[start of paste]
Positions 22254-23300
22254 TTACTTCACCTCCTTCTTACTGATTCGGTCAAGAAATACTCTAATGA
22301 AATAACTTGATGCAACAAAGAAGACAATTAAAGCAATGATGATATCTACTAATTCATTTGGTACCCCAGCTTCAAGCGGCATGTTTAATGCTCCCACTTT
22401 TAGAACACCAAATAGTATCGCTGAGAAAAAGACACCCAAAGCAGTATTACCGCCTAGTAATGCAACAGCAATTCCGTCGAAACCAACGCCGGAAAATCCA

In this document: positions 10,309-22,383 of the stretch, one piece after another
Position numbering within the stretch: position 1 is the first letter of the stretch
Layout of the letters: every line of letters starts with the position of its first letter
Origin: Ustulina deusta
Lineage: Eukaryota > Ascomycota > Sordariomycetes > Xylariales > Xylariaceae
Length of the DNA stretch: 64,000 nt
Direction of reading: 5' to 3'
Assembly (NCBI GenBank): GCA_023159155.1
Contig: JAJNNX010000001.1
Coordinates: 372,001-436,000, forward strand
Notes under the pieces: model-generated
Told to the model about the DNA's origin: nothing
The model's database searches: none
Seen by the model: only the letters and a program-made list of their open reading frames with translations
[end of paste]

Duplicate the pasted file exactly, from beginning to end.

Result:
Positions 22254-23300
22254 TTACTTCACCTCCTTCTTACTGATTCGGTCAAGAAATACTCTAATGA
22301 AATAACTTGATGCAACAAAGAAGACAATTAAAGCAATGATGATATCTACTAATTCATTTGGTACCCCAGCTTCAAGCGGCATGTTTAATGCTCCCACTTT
22401 TAGAACACCAAATAGTATCGCTGAGAAAAAGACACCCAAAGCAGTATTACCGCCTAGTAATGCAACAGCAATTCCGTCGAAACCAACGCCGGAAAATCCA

In this document: positions 10,309-22,383 of the stretch, one piece after another
Position numbering within the stretch: position 1 is the first letter of the stretch
Layout of the letters: every line of letters starts with the position of its first letter
Origin: Ustulina deusta
Lineage: Eukaryota > Ascomycota > Sordariomycetes > Xylariales > Xylariaceae
Length of the DNA stretch: 64,000 nt
Direction of reading: 5' to 3'
Assembly (NCBI GenBank): GCA_023159155.1
Contig: JAJNNX010000001.1
Coordinates: 372,001-436,000, forward strand
Notes under the pieces: model-generated
Told to the model about the DNA's origin: nothing
The model's database searches: none
Seen by the model: only the letters and a program-made list of their open reading frames with translations